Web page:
“There’s no shame in therapy, Mike… Or medicine. You shouldn’t have to go through this.”

 

When Mikey finally tells his mother (who is a self-absorbed politician) that he thinks he needs to see a psychiatrist again, that he needs to be medicated, she just says okay and helps him do that. For all of her other failings, she understands he needs help and makes sure he gets it.

 

Mike talks to his therapist about how awful the OCD is, how debilitating the anxiety feels, how he worries that if he can’t break himself out of a loop, the only way to end it will be to kill himself. He says, “I feel like I’m at the bottom of a well. I feel like I’m way down this deep, deep hole and I’m looking up and all there is is this little dot of light and I have to shout at the top of my lungs for anyone to hear me and even when I do, I say the wrong thing or they don’t really listen or they’re just humoring me.” His struggles are very much on the page and he wrestles with what to do to overcome them. His therapist says he’d like to start him back on medication. Mike makes a face.

“… Why are you making that face?”

“Medication.”
“Medication is a … failure?”

“The biggest one. Like I’m so broken, I need medical help.”

“Cancer patients don’t call chemotherapy a failure. Diabetics don’t call insulin a failure.”

His therapist goes on to ask why he feels he’s responsible for his anxiety. During their fantastic discussion, he says to Mike, “Medication will address the anxiety, not get rid of it, but reduce it to a manageable level, maybe even the same level as other people so that—and here’s the key thing—we can talk about it. Make it something you can live with. You still have work to do, but the medication lets you stay alive long enough to do that work.”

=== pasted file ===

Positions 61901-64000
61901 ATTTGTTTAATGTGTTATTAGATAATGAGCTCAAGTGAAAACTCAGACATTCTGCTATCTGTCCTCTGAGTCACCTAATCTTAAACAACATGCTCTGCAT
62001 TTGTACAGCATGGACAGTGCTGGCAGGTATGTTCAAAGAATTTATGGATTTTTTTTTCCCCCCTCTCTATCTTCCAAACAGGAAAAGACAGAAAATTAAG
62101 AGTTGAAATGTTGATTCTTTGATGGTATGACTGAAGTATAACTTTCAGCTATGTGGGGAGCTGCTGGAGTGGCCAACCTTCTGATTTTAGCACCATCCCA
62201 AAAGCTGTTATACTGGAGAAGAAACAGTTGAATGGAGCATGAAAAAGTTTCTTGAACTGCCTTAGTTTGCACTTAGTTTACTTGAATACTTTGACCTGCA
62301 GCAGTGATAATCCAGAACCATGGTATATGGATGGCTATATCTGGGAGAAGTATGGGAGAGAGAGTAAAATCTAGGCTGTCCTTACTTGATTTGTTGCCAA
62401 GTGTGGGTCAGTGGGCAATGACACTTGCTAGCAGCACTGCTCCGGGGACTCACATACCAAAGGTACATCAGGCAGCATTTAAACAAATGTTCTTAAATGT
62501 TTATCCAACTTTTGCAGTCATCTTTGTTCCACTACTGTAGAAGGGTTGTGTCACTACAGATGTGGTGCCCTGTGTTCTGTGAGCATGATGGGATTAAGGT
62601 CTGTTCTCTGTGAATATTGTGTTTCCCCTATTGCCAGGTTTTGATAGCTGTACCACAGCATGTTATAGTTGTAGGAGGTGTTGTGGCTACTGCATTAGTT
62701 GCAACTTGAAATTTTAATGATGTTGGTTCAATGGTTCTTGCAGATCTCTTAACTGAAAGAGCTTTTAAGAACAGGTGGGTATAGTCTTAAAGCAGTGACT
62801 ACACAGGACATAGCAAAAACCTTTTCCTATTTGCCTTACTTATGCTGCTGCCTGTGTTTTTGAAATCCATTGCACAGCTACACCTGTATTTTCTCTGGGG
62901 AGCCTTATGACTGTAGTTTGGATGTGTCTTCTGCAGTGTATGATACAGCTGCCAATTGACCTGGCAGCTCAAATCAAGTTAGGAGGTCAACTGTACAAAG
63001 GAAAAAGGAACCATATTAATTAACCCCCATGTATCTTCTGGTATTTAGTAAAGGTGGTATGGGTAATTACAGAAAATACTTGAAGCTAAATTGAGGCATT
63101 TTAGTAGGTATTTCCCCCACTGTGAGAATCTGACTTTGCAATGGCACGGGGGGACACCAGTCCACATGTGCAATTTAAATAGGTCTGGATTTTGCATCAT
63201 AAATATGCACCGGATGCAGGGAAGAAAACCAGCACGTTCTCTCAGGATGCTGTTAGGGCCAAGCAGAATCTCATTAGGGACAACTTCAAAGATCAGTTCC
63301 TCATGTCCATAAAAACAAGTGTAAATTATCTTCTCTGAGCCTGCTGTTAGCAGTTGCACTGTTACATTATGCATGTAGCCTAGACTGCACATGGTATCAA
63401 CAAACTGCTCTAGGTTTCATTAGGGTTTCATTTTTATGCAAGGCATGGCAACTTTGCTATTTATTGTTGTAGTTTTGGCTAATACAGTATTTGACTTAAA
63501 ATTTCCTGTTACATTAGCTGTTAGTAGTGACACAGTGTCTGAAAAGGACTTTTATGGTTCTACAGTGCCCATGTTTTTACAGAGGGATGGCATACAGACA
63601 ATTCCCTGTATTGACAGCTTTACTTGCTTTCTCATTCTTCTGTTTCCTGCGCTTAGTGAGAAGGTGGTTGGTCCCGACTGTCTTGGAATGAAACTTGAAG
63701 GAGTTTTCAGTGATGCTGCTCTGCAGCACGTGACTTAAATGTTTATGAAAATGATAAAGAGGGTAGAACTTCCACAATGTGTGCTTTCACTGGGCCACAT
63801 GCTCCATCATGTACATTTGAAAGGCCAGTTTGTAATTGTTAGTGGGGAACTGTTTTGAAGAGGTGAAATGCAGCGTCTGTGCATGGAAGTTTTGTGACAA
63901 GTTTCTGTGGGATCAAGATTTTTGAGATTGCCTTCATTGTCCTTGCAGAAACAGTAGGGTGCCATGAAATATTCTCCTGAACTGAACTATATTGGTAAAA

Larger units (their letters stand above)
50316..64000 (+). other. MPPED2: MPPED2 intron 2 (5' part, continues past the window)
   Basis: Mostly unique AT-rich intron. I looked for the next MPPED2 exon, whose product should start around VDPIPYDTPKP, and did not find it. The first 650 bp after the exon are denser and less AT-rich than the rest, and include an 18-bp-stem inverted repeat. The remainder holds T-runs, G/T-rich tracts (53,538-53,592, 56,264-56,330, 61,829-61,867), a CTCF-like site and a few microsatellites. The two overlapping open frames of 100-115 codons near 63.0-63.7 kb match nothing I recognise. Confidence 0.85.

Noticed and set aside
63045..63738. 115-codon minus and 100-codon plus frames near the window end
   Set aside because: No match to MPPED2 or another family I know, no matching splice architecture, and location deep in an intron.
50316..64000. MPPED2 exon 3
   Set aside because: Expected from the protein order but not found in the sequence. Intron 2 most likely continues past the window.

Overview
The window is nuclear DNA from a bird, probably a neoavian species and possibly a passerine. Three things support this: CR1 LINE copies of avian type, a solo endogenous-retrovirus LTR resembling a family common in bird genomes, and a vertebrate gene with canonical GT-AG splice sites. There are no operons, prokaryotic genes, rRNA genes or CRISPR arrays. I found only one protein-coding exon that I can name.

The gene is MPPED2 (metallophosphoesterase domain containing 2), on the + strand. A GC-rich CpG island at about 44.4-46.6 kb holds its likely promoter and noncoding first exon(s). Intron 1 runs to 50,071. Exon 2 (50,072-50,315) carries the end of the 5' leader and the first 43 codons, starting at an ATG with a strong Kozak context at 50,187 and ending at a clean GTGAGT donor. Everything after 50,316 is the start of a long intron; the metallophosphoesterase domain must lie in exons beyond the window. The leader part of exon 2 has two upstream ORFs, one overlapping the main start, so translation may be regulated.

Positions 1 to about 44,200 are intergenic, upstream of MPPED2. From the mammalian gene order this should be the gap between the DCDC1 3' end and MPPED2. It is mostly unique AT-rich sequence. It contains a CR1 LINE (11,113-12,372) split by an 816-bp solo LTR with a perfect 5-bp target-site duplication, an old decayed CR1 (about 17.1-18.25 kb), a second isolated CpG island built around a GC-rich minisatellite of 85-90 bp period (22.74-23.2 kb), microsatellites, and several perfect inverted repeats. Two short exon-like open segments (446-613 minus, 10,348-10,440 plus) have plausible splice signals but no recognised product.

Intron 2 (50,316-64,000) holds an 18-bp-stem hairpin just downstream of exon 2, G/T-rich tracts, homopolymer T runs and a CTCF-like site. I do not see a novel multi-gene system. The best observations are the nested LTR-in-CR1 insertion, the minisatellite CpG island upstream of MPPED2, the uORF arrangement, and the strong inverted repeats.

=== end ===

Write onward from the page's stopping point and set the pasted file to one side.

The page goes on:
As a person with anxiety disorder, as a parent raising a kid in therapy and on medication for anxiety disorder, as someone deeply invested in wanting teenagers to understand that there is help for their depression, or anxiety, or whatever, I applaud these scenes. They never felt preachy or forced. Mikey is honest, Jared is compassionate, the therapist is effective and optimistic.

 

It’s impossible to capture the brilliance of this book in a review, but I’m hoping you’ll go out and pick it up and experience it for yourself. This is the kind of book you finish reading and want to reread again just to savor it. I can’t wait to start recommending this to teens at the library. 

 

Review copy courtesy of the publisher and Edelweiss

ISBN-13: 9780062403162

Publisher: HarperCollins Publishers

Publication date: 10/06/2015